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House & Home

Goats, veggies, flowers replace blight on urban Ohio farm

Posted September 4

— Six-year-olds Darren Eaton and Rudi Petruziello climbed to the top of a dirt pile, took a seat, and started digging, but Glass City Goat Gals owner Liz Harris didn't mind.

"I'm so glad they're playing in the dirt," she said. "That's what it's there for."

It's hard to imagine a cul-de-sac in central Toledo now occupied by goats, gardens, and a butterfly sanctuary was once known for nothing but blight.

Ms. Harris has spent seven years transforming an area that once consisted of 15 abandoned homes — before the Lucas County Land Bank tore them down — into an urban farm on Mentor Drive promoting wellness, healthy eating, and environmental sustainability.

Ms. Harris bought several plats of land for $100 each.

"What I saw when I came out was property that was abandoned, and it was depressing," Ms. Harris said. "They tore down one home, and from that one home, the vision was birthed to do something with this property."

Ms. Harris has nine goats on the land, and rents them out for grazing. The vegetable garden is lush with tomatoes, squash, onions, beans, among others, and people in the community are welcome to take what they need.

The Green Team, comprised of Toledo teens, helped plant the gardens and build the habitat for the butterflies. They also feed and care for the goats.

About 15 people showed up Saturday for a tour of the property. Ms. Harris also took the group around the neighborhood, pointing out other residents who have started to grow their own fruits and vegetables.

Beth Mattimoe, of Toledo, noted it's impressive to see neighbors catch on to the idea.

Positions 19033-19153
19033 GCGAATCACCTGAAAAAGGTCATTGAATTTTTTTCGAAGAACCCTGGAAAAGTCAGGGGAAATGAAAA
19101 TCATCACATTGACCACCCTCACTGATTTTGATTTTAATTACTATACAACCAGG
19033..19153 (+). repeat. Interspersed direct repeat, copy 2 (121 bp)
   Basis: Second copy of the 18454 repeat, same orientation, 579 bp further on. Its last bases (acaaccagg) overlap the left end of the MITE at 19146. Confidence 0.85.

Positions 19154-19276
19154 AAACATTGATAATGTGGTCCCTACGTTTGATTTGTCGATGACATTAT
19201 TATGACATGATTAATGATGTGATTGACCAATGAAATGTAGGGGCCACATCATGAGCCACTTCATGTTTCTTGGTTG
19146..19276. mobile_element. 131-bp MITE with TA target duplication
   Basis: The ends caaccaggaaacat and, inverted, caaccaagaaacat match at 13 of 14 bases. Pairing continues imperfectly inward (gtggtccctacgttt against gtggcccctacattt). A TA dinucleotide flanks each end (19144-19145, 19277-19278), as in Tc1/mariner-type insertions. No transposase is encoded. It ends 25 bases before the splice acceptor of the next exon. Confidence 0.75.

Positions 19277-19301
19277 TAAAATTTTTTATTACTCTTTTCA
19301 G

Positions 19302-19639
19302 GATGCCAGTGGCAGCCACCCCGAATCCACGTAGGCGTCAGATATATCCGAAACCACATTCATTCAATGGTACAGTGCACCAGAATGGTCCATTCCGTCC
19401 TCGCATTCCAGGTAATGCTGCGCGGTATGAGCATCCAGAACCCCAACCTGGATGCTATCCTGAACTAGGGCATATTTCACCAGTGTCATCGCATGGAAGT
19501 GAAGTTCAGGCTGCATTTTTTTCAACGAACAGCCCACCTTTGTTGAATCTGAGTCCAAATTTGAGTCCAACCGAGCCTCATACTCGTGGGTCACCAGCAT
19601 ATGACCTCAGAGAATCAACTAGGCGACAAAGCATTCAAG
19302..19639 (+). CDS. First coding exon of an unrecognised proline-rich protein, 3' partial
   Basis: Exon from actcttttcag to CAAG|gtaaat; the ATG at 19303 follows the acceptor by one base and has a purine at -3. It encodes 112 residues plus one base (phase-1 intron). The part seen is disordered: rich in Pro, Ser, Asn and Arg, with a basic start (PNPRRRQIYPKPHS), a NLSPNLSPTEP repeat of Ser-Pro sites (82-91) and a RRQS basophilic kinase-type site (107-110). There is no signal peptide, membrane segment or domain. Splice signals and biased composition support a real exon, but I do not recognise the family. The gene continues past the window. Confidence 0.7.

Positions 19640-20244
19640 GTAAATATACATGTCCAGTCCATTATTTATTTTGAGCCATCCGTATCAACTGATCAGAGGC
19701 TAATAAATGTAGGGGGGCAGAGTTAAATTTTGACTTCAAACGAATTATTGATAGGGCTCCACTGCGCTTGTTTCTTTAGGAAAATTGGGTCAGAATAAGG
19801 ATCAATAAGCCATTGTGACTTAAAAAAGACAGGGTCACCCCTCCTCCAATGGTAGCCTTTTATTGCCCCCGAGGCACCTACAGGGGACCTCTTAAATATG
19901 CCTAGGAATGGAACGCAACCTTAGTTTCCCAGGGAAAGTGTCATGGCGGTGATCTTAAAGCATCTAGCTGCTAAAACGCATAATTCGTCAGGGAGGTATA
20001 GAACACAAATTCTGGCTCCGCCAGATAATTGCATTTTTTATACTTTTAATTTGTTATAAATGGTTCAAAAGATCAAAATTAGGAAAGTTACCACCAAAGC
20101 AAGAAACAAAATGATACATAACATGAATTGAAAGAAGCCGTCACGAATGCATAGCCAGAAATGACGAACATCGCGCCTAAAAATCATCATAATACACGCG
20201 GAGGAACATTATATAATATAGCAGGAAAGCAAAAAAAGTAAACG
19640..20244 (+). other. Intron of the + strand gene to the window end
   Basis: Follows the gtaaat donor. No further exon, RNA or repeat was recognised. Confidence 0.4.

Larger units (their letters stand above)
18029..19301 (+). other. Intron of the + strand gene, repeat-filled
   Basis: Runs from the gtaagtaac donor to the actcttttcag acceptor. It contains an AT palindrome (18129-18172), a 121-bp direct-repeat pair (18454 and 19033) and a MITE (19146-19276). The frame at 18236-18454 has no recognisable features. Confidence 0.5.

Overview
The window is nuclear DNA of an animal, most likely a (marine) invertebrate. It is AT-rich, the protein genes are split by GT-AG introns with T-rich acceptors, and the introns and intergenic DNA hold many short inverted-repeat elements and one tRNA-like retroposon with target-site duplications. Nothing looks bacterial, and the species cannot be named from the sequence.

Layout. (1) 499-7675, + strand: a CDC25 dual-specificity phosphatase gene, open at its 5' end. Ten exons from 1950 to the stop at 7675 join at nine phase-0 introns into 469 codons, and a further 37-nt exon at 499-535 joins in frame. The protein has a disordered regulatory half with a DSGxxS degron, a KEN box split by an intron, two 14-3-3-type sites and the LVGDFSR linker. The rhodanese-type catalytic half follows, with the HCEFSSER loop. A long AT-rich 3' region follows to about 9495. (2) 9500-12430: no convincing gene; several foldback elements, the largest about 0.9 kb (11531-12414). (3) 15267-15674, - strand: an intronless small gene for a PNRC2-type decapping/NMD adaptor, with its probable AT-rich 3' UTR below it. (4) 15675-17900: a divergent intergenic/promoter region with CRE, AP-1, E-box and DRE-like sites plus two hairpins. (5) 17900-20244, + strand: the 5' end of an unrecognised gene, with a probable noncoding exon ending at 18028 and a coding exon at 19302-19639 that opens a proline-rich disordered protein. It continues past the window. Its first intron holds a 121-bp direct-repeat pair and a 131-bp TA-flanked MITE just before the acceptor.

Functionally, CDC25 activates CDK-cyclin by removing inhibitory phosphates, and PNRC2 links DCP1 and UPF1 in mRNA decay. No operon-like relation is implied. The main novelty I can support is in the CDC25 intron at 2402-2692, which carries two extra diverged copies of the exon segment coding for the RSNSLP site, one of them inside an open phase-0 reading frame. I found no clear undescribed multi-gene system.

"It was all so interesting because you see someone in the community trying to make this whole area better," she said.

Ohio State University and Central State University included Ms. Harris' farm in their Ohio Sustainable Farm Tour from June through September.

Kay-Lynne Schaller teaches courses in family and consumer sciences for PENTA at Anthony Wayne Junior High School. She said her students could learn a thing or two from Ms. Harris' creation.

"You can grow something anywhere as evidence by this right here," she said. "I just got a raised bed garden last year outside my classroom, so I want to see what other people are doing with gardens and teaching. There's not enough of us in family and consumer sciences doing gardening in schools."

Ms. Harris has received funding from Mercy St. Vincent Hospital and the Ohio Ecological Food and Farm Association. She's still looking for more sustainable funding, but is set for Sept. 24 with a parade, music, and petting zoo.

"We build together; it's not just me," Ms. Harris said. "We can teach the community they are deserving of being successful. Everyone kept saying I was crazy to do a goat farm, but I think it was a perfect fit for this community."

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